Investors in gold and silver mining stocks in 2011 have been left wondering why they are underperforming, despite record gold prices and margins.
There are a number of factors which have helped to constrain stock prices this year.
Building a mine is a time-intensive and expensive process that takes years to complete. One has to deal with drill results, 43-101 estimates, pre-feasibility studies, feasibility studies, and the permitting processes, which include environmental surveys and community discussions over issues such as waste water management, power acquisition, and the use of hazardous chemicals. All of this takes years before the first equipment is ordered and the construction process begins.
Once construction starts, a whole new set of issues pops up, from obtaining building materials and mining equipment to getting it on site on time and on budget. The pressure then builds to deliver the mine on budget and on time. This is no easy feat when the location may not be accessible 12 months of the year because of weather or poor regional infrastructure.
Finally, when the mine is built and operational, there are issues with equipment that can range anywhere from obtaining tires for mine trucks to problems with the mill or lower than expected recovery of ore grades.
I have yet to mention the operating environments, some of which can be less than friendly. Inflation is rearing its head globally, showing up everywhere from food, labor, fuel, strikes and riots in addition to sovereign problems. Countries around the world are discussing raising mining royalties in an attempt to cash in on high commodity prices to cover budget deficits.
Mining is a difficult and time-intensive job, and execution is the key. So far this year problems at mines are causing solid management teams consternation as they miss estimates. Investors wondering why their mining stocks are lagging may want to check to see how management is executing on their 2011 forecasts. We are coming close to the end of the third quarter, and people will be wondering if forecasts will be revised come the end of the second quarter.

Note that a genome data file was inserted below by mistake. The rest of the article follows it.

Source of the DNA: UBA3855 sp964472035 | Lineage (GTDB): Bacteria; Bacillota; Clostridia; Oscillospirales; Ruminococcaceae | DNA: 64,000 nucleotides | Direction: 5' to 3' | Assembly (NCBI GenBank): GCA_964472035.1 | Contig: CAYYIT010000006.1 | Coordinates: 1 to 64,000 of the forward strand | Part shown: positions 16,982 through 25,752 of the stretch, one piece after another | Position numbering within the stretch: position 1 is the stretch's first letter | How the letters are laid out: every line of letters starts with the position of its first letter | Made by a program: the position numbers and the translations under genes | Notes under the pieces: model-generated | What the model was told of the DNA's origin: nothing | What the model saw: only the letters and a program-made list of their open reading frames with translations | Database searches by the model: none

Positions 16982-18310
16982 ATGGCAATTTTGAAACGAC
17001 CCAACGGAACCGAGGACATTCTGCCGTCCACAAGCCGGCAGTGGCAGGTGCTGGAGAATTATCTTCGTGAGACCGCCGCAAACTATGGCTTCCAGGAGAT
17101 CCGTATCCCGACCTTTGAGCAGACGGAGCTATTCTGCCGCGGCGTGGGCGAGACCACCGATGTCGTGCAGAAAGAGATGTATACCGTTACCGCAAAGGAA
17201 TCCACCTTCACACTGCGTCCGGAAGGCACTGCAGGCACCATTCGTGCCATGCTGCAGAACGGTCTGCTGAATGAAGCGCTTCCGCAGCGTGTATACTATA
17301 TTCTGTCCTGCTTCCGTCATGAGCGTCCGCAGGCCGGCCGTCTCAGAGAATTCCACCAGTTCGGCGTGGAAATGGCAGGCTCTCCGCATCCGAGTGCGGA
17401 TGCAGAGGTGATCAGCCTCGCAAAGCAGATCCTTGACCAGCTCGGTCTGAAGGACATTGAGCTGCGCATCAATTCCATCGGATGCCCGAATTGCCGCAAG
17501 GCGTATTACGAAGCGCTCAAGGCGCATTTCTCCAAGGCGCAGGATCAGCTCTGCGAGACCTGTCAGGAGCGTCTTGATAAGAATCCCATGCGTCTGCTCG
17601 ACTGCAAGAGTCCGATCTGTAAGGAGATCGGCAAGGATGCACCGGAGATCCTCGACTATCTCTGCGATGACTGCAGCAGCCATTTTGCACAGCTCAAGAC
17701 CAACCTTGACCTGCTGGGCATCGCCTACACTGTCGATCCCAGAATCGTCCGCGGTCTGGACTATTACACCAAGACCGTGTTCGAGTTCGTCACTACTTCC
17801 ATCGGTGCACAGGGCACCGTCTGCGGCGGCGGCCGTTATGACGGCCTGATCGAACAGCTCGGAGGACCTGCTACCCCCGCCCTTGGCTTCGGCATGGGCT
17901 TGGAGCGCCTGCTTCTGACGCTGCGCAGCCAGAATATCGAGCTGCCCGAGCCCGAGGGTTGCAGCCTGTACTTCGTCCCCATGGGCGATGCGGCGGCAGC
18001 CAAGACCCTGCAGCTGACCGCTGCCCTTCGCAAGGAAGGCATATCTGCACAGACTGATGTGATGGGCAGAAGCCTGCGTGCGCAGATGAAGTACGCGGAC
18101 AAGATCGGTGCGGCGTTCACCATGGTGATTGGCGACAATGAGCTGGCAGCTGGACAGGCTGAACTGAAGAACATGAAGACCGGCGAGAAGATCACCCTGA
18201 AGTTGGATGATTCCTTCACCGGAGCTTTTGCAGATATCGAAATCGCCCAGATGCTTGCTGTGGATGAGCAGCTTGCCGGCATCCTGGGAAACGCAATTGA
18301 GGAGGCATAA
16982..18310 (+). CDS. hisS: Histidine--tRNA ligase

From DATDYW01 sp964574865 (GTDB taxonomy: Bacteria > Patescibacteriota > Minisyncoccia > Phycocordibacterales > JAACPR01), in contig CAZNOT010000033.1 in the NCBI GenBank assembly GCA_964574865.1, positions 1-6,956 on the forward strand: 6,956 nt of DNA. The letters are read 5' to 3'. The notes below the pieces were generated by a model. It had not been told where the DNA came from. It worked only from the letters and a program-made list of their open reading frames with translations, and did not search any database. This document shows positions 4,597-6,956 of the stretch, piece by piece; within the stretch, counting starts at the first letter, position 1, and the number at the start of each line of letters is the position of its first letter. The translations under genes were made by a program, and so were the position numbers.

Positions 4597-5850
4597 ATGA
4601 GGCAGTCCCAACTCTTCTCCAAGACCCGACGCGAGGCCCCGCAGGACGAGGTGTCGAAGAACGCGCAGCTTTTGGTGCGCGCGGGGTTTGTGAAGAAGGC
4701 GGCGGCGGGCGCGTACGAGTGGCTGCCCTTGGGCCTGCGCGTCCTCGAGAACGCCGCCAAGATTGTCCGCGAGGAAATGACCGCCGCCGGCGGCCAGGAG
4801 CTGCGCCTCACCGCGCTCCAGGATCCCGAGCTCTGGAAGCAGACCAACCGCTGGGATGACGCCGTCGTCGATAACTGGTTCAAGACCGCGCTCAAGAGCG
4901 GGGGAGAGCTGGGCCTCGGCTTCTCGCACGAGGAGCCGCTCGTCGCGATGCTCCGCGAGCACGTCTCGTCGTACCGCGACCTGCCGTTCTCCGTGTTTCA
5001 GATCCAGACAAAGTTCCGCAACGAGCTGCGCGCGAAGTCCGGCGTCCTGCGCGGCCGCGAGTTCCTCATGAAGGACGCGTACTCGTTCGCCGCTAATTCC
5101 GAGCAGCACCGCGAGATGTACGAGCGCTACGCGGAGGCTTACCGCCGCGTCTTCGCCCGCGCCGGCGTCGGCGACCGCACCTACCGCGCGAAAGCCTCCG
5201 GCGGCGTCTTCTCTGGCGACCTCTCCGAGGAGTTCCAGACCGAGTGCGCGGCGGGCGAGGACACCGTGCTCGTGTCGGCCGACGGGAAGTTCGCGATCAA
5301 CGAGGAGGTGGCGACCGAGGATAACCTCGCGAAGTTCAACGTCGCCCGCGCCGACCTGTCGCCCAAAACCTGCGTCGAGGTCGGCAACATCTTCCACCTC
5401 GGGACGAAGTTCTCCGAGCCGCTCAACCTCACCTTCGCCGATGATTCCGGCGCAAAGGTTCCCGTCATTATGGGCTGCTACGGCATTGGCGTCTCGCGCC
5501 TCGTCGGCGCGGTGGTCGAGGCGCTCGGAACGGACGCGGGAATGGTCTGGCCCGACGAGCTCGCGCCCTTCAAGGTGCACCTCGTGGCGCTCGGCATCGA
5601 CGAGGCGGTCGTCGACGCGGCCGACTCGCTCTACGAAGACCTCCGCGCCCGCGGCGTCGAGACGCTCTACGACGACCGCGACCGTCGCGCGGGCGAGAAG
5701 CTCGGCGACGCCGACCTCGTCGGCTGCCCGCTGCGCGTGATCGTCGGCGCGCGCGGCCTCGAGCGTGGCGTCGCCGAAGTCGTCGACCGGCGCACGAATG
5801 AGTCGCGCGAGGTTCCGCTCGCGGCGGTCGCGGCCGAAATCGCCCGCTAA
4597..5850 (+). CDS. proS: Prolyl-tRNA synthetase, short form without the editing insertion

This is not to say that the management of mining companies is not of high quality, as many issues are out of their hands and specific to the locations in which they operate.
A factory which makes consumer products or widgets takes much less time and can be placed almost anywhere in the world. If a product is seeing slower than expected sales, there are a number of items a company can do to bump up sales such as increasing advertising or discounting.
Mining is a bit different, because mine owners are beholden to the grades of the ore being pulled out of the ground. Local communities are generally supportive of a factory being built, due to the jobs being created. Mining districts, on the other hand, can run into local opposition as communities may worry about the potential use of hazardous chemicals and post-mining reclamation projects.
We are in a period where we are transitioning from stage two to stage three of this bull market for gold. In this transitional phase, the market is looking for the companies to deliver on guidance, and those that deliver on said guidance will be rewarded with higher stock prices.
What should a small investor be looking for in a mining stock? Managements that are delivering in these uncertain times, effectively managing risks and successfully hedging their cost structure while delivering on production and cost guidelines.
Investors might consider Kinross Gold (NYSE:KGC), whose stock has been beaten down but on a reserve and resource basis is quite inexpensive. Yamana Gold (NYSE:AUY) continues to see significant success in its organic exploration program and plans on upping production by 40% over the next few years.
In the silver equities space, Silver Standard (NASDAQ:SSRI) is moving forward, with its mines adding equipment and strengthening its build-out staff. First Majestic (NYSE:AG) has delivered on expectations from the start of the year, and Endeavour Silver (NYSE:EXK) ramps up production and plans on taking their business model outside of Mexico to Chile.